The end-use for the majority of client briefs will be for commercial purposes. Unlike editorial photography, used to illustrate a story, commercial photography promotes and sells products through marketing and advertising. When shooting commercially, it's essential to have some understanding of intellectual property law, which includes copyright and trademark protection.
Copyright legally describes the rights creators have over the use of their work. This includes objects such as a sculpture or painting but can also include computer programs and designer furniture. Trademarks include branding such as logos and symbols that are associated with a corporation. Copyright infringement is when a creator's work or designs is used without their permission.
When shooting a brief, you need to be aware of any visible logos or branding that are not the client's. Not only is there a law protecting the use of a logo, but the inclusion of a logo or trademark in a commercial shoot may conflict with the client's product. It may also create an unwanted endorsement or association with the client.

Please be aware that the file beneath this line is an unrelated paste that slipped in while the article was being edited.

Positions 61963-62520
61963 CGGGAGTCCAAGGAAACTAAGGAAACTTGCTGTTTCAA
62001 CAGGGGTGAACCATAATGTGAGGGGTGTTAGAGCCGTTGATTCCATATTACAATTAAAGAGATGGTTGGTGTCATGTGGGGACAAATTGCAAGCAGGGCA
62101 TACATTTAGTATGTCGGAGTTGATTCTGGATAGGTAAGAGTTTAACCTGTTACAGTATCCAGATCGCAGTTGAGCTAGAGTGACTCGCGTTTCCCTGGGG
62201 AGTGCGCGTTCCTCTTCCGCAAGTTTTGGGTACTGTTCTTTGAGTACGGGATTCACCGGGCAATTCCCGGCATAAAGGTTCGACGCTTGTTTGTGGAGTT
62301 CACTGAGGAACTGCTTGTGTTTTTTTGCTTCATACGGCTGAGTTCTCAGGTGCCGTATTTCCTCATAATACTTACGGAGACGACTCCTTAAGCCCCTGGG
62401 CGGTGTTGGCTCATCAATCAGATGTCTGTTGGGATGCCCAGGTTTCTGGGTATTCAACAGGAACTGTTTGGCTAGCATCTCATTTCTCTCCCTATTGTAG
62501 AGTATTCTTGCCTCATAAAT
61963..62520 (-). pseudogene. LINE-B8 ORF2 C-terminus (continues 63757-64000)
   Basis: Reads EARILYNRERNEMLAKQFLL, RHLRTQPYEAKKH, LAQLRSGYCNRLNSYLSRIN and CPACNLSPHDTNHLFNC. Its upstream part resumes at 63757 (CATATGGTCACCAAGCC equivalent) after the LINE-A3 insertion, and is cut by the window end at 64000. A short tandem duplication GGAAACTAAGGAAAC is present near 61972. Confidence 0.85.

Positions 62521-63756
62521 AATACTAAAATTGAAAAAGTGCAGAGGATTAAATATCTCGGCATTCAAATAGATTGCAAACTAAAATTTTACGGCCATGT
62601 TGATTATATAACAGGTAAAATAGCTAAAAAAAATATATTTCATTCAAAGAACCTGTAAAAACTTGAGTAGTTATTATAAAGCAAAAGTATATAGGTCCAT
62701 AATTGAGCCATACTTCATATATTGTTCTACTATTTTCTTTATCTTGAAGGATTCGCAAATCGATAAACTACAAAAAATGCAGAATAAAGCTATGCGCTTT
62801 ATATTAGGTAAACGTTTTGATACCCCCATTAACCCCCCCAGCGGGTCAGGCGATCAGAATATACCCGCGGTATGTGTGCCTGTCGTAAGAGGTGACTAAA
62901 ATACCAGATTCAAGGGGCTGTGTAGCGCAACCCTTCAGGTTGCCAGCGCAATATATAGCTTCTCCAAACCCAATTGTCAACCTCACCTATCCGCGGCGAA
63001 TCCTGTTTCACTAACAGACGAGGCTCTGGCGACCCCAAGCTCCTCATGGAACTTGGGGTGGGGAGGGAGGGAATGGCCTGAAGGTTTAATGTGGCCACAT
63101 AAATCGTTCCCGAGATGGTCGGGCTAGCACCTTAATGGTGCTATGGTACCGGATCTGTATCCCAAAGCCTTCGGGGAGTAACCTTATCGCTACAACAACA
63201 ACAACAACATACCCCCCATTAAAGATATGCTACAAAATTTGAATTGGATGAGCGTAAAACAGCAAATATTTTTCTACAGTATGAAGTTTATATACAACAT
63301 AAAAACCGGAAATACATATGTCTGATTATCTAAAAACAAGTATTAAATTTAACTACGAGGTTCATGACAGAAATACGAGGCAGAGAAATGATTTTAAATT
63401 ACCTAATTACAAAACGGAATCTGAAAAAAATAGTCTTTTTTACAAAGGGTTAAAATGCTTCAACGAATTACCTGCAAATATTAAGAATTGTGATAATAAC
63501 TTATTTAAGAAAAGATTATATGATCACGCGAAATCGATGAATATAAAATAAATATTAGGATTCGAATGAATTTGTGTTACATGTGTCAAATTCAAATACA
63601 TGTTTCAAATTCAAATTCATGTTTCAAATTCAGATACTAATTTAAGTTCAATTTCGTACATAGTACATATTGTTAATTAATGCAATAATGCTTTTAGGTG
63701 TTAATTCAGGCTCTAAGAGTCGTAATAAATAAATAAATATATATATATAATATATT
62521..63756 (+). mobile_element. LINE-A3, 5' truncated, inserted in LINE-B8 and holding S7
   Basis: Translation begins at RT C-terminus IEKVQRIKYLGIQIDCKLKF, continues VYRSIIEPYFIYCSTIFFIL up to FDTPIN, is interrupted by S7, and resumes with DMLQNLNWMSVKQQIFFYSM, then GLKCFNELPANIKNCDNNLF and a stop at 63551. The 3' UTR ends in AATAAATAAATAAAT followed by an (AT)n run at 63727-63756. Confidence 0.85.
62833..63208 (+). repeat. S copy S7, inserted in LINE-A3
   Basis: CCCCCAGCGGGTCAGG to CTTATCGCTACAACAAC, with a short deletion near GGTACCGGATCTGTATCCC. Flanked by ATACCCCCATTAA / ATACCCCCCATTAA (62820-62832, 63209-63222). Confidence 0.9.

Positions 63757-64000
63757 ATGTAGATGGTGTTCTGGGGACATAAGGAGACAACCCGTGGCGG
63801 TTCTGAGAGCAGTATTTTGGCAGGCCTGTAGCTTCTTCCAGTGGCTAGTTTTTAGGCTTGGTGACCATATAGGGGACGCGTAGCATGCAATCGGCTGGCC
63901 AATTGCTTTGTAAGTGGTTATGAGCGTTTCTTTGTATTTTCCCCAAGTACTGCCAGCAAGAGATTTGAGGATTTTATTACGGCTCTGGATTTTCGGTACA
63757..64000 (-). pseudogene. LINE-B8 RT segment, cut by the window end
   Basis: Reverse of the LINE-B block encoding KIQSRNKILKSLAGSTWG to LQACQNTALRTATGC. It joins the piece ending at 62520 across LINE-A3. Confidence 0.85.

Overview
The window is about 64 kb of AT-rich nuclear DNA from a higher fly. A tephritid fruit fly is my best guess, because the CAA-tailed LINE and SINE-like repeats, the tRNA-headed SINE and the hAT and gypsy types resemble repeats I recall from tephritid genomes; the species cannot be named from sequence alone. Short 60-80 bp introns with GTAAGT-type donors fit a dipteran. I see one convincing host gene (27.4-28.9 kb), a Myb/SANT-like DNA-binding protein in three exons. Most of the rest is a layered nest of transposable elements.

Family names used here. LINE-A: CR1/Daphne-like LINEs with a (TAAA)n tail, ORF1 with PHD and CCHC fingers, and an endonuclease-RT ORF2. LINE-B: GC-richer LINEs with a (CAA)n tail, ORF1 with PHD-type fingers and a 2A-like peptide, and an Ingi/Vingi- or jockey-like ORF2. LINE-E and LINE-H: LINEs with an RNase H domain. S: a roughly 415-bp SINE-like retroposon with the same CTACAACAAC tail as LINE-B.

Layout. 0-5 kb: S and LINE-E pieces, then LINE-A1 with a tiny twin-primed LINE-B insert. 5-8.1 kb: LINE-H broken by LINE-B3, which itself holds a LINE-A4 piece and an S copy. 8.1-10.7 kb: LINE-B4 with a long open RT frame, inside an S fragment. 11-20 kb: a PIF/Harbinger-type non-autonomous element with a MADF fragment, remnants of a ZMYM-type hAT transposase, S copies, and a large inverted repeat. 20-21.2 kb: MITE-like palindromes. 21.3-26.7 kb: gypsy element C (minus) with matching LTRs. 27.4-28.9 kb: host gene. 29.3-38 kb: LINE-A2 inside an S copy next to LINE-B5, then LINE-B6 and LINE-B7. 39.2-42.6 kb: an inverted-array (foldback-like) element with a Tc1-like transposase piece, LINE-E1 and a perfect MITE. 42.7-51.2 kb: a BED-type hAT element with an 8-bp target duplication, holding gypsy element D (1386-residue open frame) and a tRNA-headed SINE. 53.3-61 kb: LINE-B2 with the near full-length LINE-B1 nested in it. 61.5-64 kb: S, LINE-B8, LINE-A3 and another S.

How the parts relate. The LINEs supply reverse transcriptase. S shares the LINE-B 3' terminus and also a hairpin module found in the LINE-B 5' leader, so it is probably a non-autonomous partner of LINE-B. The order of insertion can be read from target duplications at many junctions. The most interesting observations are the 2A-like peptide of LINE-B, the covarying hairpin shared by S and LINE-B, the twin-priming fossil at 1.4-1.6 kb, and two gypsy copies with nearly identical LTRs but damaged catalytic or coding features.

Examples to watch for:
- Labels on products
- Tags and branding on clothing/shoes
- Design/logos on sporting equipment
- Drawings and paintings
- Artwork on playing cards
- Book/magazine covers
- Branding on electronics, such as laptops, phones, tv, and buttons, identifies it as a specific manufacturer (command key, power button on a Mac).
- Computer programs, video games
- Artwork in the public domain such as graffiti or a sculpture
- Tattoos that are not generic and are the focus of the image
We recommend you consult the Getty Images Intellectual Property Wiki if you have any questions about using a product or shooting at a location that is not specified in the brief you've been given. Please note some objects are copyrighted because of their unique design and should not be used in a commercial shoot.
Get in the habit of scouting your location for possible infringement objects or issues. Some can be retouched, but it's much easier to avoid these in the first place. A simple turn of a bottle or placement of the model's hand to cover a logo may save you a lot of time in post-production!